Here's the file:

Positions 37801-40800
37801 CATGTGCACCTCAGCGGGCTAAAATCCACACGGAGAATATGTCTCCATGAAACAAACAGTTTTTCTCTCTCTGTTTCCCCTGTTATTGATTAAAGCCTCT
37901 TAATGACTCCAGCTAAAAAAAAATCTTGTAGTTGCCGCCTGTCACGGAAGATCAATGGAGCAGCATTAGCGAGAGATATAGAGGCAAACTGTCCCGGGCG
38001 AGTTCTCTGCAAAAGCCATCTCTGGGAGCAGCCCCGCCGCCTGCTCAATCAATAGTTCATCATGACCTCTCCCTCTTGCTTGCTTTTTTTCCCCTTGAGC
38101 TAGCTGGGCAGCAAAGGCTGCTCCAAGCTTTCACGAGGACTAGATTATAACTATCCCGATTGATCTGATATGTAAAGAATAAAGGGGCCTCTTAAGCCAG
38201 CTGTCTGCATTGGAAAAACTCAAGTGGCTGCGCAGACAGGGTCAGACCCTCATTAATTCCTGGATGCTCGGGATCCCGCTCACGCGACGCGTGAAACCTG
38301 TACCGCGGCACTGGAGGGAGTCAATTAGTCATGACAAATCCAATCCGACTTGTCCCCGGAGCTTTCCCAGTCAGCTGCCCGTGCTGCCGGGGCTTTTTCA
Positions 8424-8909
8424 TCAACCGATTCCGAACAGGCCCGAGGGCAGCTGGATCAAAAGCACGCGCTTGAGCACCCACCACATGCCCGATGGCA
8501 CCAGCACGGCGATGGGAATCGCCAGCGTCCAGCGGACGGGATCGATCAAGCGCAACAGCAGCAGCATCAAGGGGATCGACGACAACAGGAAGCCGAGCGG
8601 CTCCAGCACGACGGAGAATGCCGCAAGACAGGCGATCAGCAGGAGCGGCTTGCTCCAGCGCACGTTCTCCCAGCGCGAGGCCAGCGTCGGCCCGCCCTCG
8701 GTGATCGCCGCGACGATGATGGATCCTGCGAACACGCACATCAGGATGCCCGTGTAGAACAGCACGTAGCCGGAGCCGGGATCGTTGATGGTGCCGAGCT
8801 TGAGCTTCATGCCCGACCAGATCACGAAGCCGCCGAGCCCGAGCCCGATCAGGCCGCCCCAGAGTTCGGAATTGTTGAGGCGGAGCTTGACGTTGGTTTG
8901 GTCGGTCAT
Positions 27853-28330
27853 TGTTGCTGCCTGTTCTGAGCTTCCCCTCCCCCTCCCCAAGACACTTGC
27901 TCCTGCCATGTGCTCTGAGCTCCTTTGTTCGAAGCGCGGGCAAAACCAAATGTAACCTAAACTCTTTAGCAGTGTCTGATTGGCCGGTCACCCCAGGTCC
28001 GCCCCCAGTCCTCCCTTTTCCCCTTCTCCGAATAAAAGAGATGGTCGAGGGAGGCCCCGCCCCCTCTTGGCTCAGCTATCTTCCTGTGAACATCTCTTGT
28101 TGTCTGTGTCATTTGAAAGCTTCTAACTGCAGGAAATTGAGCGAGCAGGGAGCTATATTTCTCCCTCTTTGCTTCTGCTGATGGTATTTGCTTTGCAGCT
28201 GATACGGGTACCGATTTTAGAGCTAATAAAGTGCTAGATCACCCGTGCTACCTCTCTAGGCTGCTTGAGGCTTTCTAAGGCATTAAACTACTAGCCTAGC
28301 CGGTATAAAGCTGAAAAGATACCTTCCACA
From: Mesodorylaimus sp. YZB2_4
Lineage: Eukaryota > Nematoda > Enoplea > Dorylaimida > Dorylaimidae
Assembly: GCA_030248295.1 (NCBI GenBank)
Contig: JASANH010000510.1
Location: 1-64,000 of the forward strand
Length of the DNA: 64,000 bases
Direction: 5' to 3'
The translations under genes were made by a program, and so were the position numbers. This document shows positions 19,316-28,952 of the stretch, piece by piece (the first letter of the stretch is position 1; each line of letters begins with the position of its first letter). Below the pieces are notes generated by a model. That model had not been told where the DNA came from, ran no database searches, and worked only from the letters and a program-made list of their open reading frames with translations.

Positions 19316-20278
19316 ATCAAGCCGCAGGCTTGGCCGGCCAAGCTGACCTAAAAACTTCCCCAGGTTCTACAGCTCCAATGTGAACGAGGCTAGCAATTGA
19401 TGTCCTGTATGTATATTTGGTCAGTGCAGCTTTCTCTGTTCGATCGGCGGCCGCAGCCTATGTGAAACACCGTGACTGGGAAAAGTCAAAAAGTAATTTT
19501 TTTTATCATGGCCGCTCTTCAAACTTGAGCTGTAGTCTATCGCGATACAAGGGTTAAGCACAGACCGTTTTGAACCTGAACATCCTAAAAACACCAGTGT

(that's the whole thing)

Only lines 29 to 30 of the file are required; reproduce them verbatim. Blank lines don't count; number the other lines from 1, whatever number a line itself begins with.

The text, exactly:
The translations under genes were made by a program, and so were the position numbers. This document shows positions 19,316-28,952 of the stretch, piece by piece (the first letter of the stretch is position 1; each line of letters begins with the position of its first letter). Below the pieces are notes generated by a model. That model had not been told where the DNA came from, ran no database searches, and worked only from the letters and a program-made list of their open reading frames with translations.

Positions 19316-20278